Ms. JALALI: (Through translator) I was the first woman who stepped into the sports world after the Taliban were ousted. The Taliban sent me a letter and said that if I go to the Olympics, they would chop off my head. But all I wanted was to open the doors of opportunity for women and young people, and I was not afraid of losing my life.

MONTAGNE: One person working to make this election as good as it can be is Nader Nadery. He's chairman of the Free and Fair Election Foundation of Afghanistan. That's an election watchdog group that's also pushing for better electoral laws. He says there are positives in this election, with many Afghans genuinely embracing the experience.

Mr. NADER NADERY (Chairman, Free and Fair Election Foundation of Afghanistan): For the first time, door-to-door campaigning, text messaging, village-to-village campaign rallies, along with these big billboards and posters and TV ads for the first time or radio ads for the - are much more in larger scale. That shows that there is an electoral environment. People do want to get engaged. But there's also challenges, and those challenges - especially in an ongoing conflict - is so colossal.

MONTAGNE: At the top of that list of challenges: security. Nadery's group has documented the killing of four candidates and 13 campaign workers, as well as scores of attacks and episodes of serious intimidation.

Candace Rondeaux of the International Crisis Group is also keeping track of the challenges. She says the uptick in violence directed towards campaigns doesn't just come from the Taliban, but also political rivals willing to do anything to get rid of the competition.

Ms. CANDACE RONDEAUX (International Crisis Group): Many of these candidates -you're talking about 2,500 candidates - have histories, and they date back to, you know, 30 years ago. Some of them have been deeply involved in a lot of violence, and they carry that with them to the ballot.

MONTAGNE: And, says Rondeaux, there's no good system in place for getting people off the ballot who are known to be involved in all sorts of nefarious activities.

Ms. RONDEAUX: We know for a fact that there are, you know, numerous candidates on the ticket right now who have been responsible for killings, who have been involved in drug trafficking and mafia activities dating back 20, 30 years ago.

MONTAGNE: This threatening environment, along with outright combat in some areas, has meant that over a thousand polling centers won't open that's about 15 percent, at least a million voters, maybe a lot more, won't be able to vote. And then, Steve, there's the problem of false voter ID cards.

INSKEEP: False voter ID cards, meaning that they're real voters who aren't going to be able to vote in some places, and you may also have totally fake voters who are, quote, "casting votes," unquote.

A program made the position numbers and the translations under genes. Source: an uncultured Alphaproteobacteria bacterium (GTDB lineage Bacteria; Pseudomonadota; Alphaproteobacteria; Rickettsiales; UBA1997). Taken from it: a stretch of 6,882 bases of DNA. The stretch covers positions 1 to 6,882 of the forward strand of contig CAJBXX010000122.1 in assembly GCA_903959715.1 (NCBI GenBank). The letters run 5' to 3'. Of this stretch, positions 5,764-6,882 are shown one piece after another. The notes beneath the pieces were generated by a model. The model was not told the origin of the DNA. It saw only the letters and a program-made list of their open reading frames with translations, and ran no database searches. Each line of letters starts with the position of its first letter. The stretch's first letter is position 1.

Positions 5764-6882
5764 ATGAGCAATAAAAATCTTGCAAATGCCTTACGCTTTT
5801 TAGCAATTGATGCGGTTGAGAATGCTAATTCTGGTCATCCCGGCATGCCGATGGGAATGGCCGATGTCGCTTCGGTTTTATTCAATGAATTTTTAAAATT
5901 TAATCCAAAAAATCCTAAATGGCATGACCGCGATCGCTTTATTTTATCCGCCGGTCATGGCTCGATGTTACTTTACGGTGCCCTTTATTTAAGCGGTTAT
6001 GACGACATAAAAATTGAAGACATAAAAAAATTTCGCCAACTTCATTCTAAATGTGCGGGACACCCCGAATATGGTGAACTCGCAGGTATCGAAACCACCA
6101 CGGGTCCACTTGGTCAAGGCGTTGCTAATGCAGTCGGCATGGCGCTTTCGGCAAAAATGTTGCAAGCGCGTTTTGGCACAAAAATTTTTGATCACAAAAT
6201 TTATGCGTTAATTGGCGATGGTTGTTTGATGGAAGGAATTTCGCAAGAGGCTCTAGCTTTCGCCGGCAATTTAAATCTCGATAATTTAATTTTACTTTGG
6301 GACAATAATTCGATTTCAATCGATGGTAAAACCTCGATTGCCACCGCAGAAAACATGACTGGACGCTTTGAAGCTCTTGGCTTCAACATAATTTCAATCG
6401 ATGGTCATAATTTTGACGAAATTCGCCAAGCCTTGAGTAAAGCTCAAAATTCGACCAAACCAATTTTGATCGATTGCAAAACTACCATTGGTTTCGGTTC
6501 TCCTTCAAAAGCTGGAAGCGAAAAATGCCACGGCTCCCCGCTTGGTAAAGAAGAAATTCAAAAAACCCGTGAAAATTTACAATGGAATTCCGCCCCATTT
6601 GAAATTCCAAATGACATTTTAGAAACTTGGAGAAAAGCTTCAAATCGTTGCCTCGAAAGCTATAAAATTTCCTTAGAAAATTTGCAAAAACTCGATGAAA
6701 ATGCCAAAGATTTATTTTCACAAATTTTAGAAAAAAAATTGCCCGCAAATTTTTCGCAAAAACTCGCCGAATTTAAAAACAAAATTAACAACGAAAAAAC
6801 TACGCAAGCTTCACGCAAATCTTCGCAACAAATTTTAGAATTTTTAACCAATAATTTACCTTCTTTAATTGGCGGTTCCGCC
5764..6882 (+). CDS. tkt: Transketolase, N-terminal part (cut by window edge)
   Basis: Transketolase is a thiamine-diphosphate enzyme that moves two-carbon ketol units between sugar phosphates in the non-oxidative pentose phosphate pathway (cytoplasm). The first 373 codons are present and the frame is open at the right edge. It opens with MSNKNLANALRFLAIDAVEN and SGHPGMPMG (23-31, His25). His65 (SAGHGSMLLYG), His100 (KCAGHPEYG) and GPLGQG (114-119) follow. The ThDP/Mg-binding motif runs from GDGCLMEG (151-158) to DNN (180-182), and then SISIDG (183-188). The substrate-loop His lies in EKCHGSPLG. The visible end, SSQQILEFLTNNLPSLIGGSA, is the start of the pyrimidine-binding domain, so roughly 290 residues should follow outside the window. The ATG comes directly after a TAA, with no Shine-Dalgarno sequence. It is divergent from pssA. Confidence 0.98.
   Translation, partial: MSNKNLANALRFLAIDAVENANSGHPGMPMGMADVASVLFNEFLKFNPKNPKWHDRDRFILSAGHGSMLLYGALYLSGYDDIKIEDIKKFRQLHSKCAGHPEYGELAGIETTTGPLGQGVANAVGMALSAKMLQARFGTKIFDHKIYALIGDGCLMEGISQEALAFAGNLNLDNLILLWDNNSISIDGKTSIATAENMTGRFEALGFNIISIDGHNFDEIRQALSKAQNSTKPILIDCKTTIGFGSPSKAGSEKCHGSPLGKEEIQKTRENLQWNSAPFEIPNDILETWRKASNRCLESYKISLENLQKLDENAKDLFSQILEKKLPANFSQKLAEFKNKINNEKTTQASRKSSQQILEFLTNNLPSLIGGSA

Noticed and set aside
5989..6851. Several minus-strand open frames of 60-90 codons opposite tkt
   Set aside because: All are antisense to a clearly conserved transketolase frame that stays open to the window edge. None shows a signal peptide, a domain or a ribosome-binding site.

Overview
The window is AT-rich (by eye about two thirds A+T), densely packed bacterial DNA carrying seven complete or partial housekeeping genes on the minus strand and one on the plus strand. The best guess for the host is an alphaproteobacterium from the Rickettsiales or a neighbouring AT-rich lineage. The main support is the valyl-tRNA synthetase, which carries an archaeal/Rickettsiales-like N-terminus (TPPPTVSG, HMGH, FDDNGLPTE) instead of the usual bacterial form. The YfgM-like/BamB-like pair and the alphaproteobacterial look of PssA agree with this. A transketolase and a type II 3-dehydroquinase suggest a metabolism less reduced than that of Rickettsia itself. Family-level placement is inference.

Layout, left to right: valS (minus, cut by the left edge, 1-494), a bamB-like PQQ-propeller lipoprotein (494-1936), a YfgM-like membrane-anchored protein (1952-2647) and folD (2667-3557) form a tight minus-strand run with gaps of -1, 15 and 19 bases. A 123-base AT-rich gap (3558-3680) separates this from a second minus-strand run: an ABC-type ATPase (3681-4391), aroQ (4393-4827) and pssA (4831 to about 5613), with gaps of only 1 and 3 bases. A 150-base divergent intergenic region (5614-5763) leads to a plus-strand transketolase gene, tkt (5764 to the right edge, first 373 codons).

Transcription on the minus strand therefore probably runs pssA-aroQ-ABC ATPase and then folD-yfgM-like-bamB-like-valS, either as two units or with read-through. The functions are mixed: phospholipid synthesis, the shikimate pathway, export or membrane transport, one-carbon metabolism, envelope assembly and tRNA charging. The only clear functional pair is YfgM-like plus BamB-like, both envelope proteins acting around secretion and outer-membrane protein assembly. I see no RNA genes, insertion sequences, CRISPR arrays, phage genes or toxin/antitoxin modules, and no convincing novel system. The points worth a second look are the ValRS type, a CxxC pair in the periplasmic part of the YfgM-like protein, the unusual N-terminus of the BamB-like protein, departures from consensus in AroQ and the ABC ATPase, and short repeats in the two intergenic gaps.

MONTAGNE: Yes, exactly. That was a big issue in last year's presidential election. It turned out several million more voter identification cards were out there than actual registered voters. And so, of course, here the rumor mill is working overtime.

Just as an example: news came early this week that a couple of guys were arrested with 3,000 fake voting cards printed in Pakistan, paid for by a candidate. Later that night, I met another candidate who was telling the story of three million fake cards and how they'd come into the country.

So somewhere between those two numbers is the truth. We won't know until after the election. Although with a new system they've set up with serial numbers on legitimate voting cards, they may be able to they expect to be able to figure out how many are bogus.

And, of course Steve, there's the other time-honored opportunity for fraud. Afghanistan's version of vote early, vote often: power brokers buying votes for their candidates, or bundles of ballots, and just simply stuffing the ballot boxes.

INSKEEP: So you've got this election with door-to-door campaigning, text messages, TV ads, fraud and killings, Renee Montagne in Afghanistan. What's at stake here?

MONTAGNE: You know, Steve, the fact is there's a fair amount at stake here. Afghanistan's Parliament, flawed as it may be, is really the only institution here that has power, and some of the time has the will to use that power to push back on the president and his administration. Those behind President Karzai have backed and funded candidates friendly to him, the aim being getting a parliament that will be friendlier to his agenda. And as we've been talking about all this week, that agenda includes bringing the Taliban back into the political fold. Depending on who's elected, a new parliament could stand up for women's rights, or not - all kinds of things.

And you know, finally, Steve, the bar may be low, but it is important for Afghans to believe that they exercise some control over their destiny, and this election is one indication for them of whether they do.

INSKEEP: NPR's Renee Montagne is preparing to watch an election in Kabul, Afghanistan this weekend. Renee, thanks very much.

MONTAGNE: Good to talk to you, Steve.

INSKEEP: And we'll continue to hear Renee's reports over the coming weeks on MORNING EDITION, From NPR News.